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Gay man says he was called ‘greedy faggot’ and ‘bitchy poof’ by his bosses

Josh Jackman April 23, 2018

(glenn hall/Facebook)

An Australian gay man is suing his former employers over what he says was a sustained campaign of homophobic abuse.

Marketing director Glenn Hall said he was ostracised, undermined and made to endure continual homophobic comments by colleagues at Communicado Marketing in Melbourne.

Hall told The Herald Sun that this abuse came from the highest levels of the company.

(glenn hall/Facebook)

“When I asked to have my contractual bonus paid, I was aggressively called a ‘greedy faggot’ by one of the directors,” he said.

“Those two words completely destabilised me, they left me powerless.”

In a public post on Facebook titled “Maybe your bosses just aren’t that into you,” he also alleged that emails and texts between colleagues had labelled him “homo,” “bitchy poof,” “evil,” “wanker” and “freak.”

These co-workers also told government investigators he was likely HIV-positive, according to Hall, and expressed a wish to physically attack him, with messages such as: “I wish there was a gun emoticon.”

(glenn hall/Facebook)

The former marketing director said the company had taken no action to stop the bullying, leading him to suffer trauma and depression.

He said: “The incidents have completely eroded the career path I had spent years working towards.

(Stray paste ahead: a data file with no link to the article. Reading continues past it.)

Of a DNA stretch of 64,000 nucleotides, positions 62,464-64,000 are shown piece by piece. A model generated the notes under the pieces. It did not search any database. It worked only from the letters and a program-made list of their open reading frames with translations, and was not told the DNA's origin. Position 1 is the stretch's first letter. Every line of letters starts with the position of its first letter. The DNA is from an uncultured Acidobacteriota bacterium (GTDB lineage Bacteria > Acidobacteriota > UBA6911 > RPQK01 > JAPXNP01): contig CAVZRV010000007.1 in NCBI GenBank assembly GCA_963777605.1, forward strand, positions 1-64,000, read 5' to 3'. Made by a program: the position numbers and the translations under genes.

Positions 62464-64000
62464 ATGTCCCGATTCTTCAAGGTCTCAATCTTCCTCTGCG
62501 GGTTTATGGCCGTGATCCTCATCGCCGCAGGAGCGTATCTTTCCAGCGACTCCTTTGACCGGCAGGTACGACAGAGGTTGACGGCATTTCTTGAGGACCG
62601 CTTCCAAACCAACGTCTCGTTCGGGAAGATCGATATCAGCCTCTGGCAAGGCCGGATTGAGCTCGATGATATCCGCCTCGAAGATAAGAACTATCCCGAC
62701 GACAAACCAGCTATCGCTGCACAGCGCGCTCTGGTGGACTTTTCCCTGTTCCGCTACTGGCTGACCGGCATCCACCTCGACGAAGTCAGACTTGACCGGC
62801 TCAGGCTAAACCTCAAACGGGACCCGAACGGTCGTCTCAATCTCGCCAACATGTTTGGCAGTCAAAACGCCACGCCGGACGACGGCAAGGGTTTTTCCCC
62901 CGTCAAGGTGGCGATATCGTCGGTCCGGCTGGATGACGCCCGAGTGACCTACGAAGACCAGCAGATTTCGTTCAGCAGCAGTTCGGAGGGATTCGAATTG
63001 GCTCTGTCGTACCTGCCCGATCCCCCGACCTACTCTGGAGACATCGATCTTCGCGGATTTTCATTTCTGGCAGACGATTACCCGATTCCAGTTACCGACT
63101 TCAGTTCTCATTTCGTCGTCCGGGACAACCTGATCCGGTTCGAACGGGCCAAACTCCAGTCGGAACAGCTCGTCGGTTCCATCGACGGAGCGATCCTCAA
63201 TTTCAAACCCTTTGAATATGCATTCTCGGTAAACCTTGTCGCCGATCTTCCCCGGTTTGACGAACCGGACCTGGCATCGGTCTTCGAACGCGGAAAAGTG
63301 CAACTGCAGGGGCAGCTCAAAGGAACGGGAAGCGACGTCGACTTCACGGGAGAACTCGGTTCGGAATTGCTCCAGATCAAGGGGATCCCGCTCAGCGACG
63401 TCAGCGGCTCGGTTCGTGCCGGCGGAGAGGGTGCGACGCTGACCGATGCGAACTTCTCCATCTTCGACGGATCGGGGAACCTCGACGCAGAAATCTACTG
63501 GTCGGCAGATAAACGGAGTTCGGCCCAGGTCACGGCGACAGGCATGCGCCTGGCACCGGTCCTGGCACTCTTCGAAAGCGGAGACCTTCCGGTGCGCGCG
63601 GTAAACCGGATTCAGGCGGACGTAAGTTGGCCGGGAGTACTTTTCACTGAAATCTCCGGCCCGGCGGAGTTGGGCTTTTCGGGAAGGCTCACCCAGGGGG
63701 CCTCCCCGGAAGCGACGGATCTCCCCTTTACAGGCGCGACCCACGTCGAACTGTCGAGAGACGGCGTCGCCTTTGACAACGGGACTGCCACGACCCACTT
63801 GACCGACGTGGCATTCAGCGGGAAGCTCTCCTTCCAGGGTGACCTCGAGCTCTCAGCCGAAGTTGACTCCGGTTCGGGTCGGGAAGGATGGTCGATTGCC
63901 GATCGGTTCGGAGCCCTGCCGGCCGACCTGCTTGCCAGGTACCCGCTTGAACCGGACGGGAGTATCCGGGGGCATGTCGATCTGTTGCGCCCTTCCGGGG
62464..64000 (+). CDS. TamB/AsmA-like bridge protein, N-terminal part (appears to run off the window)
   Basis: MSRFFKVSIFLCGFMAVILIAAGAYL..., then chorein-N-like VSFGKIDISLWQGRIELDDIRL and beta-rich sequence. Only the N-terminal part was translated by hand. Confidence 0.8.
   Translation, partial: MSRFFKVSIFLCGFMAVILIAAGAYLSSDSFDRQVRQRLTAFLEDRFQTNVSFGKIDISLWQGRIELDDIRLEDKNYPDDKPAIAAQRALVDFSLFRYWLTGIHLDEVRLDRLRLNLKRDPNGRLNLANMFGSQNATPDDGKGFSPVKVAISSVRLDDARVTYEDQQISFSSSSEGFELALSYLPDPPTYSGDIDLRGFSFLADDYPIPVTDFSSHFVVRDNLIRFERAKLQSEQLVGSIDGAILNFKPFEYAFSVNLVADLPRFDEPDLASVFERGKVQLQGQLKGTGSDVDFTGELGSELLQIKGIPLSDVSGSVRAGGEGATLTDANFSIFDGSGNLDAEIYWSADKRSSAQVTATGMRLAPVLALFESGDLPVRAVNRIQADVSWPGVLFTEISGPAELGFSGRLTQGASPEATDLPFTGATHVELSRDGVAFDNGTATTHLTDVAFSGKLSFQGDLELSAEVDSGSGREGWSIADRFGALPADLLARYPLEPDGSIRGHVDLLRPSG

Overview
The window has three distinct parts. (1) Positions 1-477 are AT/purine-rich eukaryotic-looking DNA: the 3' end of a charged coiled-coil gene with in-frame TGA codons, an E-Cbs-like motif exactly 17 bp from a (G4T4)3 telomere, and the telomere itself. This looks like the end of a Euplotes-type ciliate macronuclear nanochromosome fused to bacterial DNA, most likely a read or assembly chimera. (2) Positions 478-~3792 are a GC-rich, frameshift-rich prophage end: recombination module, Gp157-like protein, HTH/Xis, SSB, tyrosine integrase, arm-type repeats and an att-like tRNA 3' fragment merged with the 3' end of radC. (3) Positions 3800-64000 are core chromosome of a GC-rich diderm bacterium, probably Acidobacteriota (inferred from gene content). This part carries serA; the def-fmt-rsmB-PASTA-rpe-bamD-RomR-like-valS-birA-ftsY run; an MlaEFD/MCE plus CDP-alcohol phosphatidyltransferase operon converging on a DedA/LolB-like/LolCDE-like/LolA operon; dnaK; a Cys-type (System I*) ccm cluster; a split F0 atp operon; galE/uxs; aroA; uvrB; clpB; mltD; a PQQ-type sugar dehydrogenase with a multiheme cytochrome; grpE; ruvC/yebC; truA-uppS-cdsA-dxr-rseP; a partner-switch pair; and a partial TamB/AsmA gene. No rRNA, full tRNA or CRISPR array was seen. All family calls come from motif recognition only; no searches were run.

“I know I didn’t do anything to deserve it and I try to tell myself that there isn’t something inherently wrong with me, but it’s difficult to believe because I feel like a failure – certainly like I’m less of a person.

(glenn hall/Facebook)

“I feel like I’m living in the past as I am often replaying these moments in my head.

“It’s torture,” he added.

“Other times I feel defeated, powerless and alone.”

Hall is reportedly seeking damages, which includes $450,000 AUD in lost bonuses.

Australia has taken huge steps towards equality over the past few months.

Australian Commonwealth Games sprinter Craig Burns (R) and fiance Luke Sullivan (L) kiss after exchanging vows at their marriage ceremony at Summergrove Estate, New South Wales on January 9, 2018. Australia officially become the 26th country to legalise same-sex marriage after the law was passed on December 9, 2017, with the overwhelming backing of the Federal Parliament. / AFP PHOTO / Patrick HAMILTON (Photo credit should read
(PATRICK HAMILTON/AFP/Getty)

In December, the Parliament made equal marriage a reality, validating the public’s ‘Yes’ decision in the country-wide postal vote on the issue.

It was the 25th country to legalise same-sex marriage.

There were emotional scenes as Parliament debated the move, with MPs breaking down in tears as they gave their reasons for backing equality.

People in the crowd celebrate as the result is announced during the Official Melbourne Postal Survey Result Announcement at the State Library of Victoria on November 15, 2017 in Melbourne, Australia. (Photo by Scott Barbour/Getty Images)
Australians celebrate same-sex marriage postal vote result (Scott Barbour/Getty)

A gay MP even proposed to his long-term partner during a debate.

Tim Wilson, a Liberal MP, fought back tears as he popped the question to boyfriend Ryan Bolger in the country’s House of Representatives.

(YouTube)

And just last month, THE Northern Territory made it so that adoption was legal for same-sex couples anywhere in the country.

Before March, only straight couples in the state were allowed this right.

More: Anti-gay, Australia, Australia, business, Discrimination, homophobic, Law, lawsuit, Melbourne

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